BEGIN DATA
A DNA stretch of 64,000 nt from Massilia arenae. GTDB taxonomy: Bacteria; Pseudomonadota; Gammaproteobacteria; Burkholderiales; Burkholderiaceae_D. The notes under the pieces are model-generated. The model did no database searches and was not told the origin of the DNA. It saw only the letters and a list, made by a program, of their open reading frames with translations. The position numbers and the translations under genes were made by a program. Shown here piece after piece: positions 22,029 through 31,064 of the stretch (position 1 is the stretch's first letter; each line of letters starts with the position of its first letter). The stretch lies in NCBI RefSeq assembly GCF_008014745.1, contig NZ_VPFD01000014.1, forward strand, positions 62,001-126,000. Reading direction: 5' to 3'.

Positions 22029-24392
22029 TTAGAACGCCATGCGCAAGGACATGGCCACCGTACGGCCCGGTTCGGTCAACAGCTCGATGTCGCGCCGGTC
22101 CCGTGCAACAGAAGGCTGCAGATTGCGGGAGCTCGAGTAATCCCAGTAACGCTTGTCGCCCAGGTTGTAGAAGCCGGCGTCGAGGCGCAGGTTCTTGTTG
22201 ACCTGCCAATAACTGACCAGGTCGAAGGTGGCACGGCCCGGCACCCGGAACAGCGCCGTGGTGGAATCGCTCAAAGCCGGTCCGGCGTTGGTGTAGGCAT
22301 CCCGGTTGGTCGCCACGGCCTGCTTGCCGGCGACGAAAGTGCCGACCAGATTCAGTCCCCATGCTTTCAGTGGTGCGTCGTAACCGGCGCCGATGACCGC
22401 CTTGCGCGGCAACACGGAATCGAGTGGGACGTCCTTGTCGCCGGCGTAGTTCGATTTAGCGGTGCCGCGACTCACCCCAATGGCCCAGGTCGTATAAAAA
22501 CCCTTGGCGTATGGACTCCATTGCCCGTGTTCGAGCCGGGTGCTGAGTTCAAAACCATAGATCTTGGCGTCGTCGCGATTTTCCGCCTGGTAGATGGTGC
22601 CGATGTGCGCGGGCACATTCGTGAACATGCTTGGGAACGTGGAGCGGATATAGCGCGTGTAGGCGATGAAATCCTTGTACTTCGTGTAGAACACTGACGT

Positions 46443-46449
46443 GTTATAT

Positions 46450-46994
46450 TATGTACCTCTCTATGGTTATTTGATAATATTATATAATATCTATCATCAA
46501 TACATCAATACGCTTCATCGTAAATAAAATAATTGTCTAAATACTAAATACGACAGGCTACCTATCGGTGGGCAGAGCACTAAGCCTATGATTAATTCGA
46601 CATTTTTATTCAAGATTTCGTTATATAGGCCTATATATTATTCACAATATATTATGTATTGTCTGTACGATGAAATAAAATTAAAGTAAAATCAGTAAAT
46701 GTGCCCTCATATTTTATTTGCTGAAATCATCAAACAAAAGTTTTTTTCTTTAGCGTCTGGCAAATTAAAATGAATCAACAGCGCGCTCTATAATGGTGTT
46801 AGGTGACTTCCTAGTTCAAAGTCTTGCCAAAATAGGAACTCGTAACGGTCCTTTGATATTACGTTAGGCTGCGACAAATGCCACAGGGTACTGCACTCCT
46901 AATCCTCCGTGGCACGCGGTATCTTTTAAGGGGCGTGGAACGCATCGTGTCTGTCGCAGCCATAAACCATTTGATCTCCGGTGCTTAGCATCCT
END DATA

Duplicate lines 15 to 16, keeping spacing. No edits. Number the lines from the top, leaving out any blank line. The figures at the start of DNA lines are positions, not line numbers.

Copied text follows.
46601 CATTTTTATTCAAGATTTCGTTATATAGGCCTATATATTATTCACAATATATTATGTATTGTCTGTACGATGAAATAAAATTAAAGTAAAATCAGTAAAT
46701 GTGCCCTCATATTTTATTTGCTGAAATCATCAAACAAAAGTTTTTTTCTTTAGCGTCTGGCAAATTAAAATGAATCAACAGCGCGCTCTATAATGGTGTT